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  1. #1
    Linux Engineer TNFrank's Avatar
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    Arch mirrors?


    I was reading through the Arch Wiki and it looks like I need to set up the mirrors that will be used when I do a pacman -S for installing stuff through Terminal. Couldn't really make heads or tails of the Wiki though as to what I need to do if anything.
    Do I need to do anything or are mirrors that I need already set up or what? I know in Debian you get a "sources.list" that's pre-setup with the mirrors that the Distro will use. Is Arch(Manjaro) the same or do I need to go in and set them up somehow?
    Part of the reason why I ask is because I can go into pacman package manager and check the AUR box and look for stuff and find it but in Terminal if I do a pacman -S "package" it may or may not show up so is there something that needs to be done so that the AUR and pacman -S can find the same things?
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  2. #2
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  3. #3
    Linux Engineer TNFrank's Avatar
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    So Manjaro is using "Stable" Arch Repos to draw packages from in Terminal? In Package Manager when I check the "AUR" box am I drawing on all the Arch Repos then and that's why I can find more 'stuff' then I can in Terminal?
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  5. #4
    Quote Originally Posted by TNFrank View Post
    So Manjaro is using "Stable" Arch Repos to draw packages from in Terminal? In Package Manager when I check the "AUR" box am I drawing on all the Arch Repos then and that's why I can find more 'stuff' then I can in Terminal?
    Beats the hell out of me. You are the one running Manjero. Not me.
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  6. #5
    Linux Engineer TNFrank's Avatar
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    "Stable, is what our normal Manjaro-Users have running. You get our stable repos by installing Manjaro with our official release.
    Latest stable install-media is 0.8.2. So in the end Manjaro-Stable lacks on freshness about 3-4 weeks from Archlinux."

    This is what makes me think that out of the box Manjaro using Arch Stable Repos. I thought ALL Arch, even a Distro using Arch as a base was suppose to be "bleeding edge" stuff? Seems like they have the same deal as Debian with their "Stable", "Testing" and "Unstable" Repos.
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  7. #6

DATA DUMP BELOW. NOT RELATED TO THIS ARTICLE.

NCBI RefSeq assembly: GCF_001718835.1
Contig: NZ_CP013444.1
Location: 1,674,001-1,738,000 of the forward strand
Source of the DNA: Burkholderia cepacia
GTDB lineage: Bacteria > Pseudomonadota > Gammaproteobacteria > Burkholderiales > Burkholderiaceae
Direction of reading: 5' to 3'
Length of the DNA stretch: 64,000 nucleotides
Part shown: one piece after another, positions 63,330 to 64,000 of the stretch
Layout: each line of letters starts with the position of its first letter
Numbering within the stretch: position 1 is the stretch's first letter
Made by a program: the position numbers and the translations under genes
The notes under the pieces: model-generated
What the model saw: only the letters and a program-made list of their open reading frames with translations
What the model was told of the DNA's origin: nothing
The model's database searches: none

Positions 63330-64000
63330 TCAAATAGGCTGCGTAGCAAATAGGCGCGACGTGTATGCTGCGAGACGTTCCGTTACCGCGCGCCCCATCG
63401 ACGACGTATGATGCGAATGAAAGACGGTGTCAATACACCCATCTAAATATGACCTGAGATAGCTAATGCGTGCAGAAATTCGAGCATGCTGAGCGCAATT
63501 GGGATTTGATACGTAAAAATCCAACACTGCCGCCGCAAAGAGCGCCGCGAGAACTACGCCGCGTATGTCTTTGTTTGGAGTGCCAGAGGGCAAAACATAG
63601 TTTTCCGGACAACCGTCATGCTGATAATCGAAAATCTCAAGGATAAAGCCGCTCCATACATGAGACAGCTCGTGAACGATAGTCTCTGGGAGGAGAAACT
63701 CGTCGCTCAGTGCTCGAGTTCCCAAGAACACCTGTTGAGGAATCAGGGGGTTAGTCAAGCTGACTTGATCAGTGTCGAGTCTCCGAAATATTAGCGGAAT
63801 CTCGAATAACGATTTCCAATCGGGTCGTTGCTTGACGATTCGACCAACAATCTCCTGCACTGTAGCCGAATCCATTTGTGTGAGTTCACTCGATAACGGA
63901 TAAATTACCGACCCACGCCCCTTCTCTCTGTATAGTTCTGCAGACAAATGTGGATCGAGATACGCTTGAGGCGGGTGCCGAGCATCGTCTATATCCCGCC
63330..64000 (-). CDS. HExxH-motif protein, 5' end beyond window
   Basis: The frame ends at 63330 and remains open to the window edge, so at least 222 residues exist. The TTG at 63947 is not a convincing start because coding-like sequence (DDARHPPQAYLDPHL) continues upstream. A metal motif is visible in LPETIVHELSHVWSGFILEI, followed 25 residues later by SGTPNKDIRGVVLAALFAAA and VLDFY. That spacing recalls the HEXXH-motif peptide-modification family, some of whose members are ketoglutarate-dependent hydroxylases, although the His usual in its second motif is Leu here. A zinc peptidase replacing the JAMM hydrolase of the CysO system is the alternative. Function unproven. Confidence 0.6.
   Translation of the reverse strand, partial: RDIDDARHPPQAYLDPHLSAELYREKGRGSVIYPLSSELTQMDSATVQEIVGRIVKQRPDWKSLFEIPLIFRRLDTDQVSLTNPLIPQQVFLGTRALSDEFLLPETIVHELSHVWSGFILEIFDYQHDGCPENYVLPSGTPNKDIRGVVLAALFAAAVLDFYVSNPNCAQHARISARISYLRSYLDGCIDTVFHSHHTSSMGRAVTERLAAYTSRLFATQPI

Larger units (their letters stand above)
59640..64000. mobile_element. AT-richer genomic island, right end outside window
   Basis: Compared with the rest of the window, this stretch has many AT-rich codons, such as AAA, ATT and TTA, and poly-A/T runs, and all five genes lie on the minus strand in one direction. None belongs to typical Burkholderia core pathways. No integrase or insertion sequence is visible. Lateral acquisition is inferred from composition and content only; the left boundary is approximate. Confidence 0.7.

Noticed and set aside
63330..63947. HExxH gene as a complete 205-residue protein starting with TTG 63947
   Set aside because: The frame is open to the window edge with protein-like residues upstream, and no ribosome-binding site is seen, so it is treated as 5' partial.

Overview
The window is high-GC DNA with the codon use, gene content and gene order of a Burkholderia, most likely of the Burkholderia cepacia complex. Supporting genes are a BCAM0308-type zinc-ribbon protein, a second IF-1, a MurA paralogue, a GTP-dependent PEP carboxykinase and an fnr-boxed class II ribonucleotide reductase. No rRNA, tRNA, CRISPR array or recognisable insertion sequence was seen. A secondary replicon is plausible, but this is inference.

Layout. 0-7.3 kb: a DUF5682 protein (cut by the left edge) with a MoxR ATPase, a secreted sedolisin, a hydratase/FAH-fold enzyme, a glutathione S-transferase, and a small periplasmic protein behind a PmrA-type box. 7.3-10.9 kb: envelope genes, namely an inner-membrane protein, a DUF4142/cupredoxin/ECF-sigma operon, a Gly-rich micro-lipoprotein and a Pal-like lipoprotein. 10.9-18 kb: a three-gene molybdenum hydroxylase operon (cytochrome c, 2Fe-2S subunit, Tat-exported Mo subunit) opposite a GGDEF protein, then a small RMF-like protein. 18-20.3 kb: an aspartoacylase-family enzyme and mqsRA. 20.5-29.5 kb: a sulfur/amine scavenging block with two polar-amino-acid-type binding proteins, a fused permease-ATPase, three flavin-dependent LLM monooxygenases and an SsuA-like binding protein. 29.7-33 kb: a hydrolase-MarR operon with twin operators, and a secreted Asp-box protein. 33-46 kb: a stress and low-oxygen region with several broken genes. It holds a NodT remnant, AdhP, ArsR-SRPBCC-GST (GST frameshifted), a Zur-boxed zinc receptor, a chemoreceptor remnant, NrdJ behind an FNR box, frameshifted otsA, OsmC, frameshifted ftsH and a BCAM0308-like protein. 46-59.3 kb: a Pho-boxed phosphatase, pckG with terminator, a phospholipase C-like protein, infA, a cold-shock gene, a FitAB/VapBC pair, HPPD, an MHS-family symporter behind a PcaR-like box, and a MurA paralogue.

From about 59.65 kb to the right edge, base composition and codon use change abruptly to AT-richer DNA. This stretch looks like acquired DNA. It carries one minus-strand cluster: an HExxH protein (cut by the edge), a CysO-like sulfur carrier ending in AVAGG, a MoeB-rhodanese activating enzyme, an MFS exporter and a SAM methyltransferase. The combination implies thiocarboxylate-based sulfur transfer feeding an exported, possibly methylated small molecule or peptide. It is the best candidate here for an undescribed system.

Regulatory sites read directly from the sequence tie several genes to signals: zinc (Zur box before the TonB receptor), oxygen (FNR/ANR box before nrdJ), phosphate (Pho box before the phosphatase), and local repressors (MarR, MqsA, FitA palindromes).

Penguin of trust elija's Avatar
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    Arch is a rolling release. This doesn't necessarily mean that it is bleeding edge but it may be. In the case of Arch, I don't know whether it's bleeding edge or just nearly bleeding edge but in either case, you never need to re-install. It will be kept it as it will be kept pretty much up to date. The same would go for derivatives such as Manjaro.

    I suspect that most distributions will have stable, testing and possibly development repositories after all most users will want well tested software. The testing and development repositories are there for those brave souls that want to do some testing.

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  8. #7
    Linux Engineer TNFrank's Avatar
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    I saw the link you posted when I was surfing around on the ArchWiki and it was a pretty good read. From what I've found out on the Manjaro forums Manjaro is to Arch as Ubuntu is to Debian. That is to say, Ubuntu is a fork of Debian and Manjaro is a fork of Arch. If I want a "Pure" Arch experience but don't want the trouble of having to set up an Arch install I can go with ArchBang and end up with a Pure Arch install with less fuss. I'm going to go check out an .iso of ArchBang that I just burned to CD to see what it's all about. May throw it on my #2 to play around with.
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  9. #8
    I think installing vanilla arch is not that hard, but check out Bridge Linux it's pretty easy to set up.

  10. #9
    When you use pacman -S it doesn't look in the aur. If you want to see the aur packages in the terminal use yaourt.

  11. #10
    Quote Originally Posted by electroman6913 View Post
    When you use pacman -S it doesn't look in the aur. If you want to see the aur packages in the terminal use yaourt.
    I've just started using pacaur - does both.

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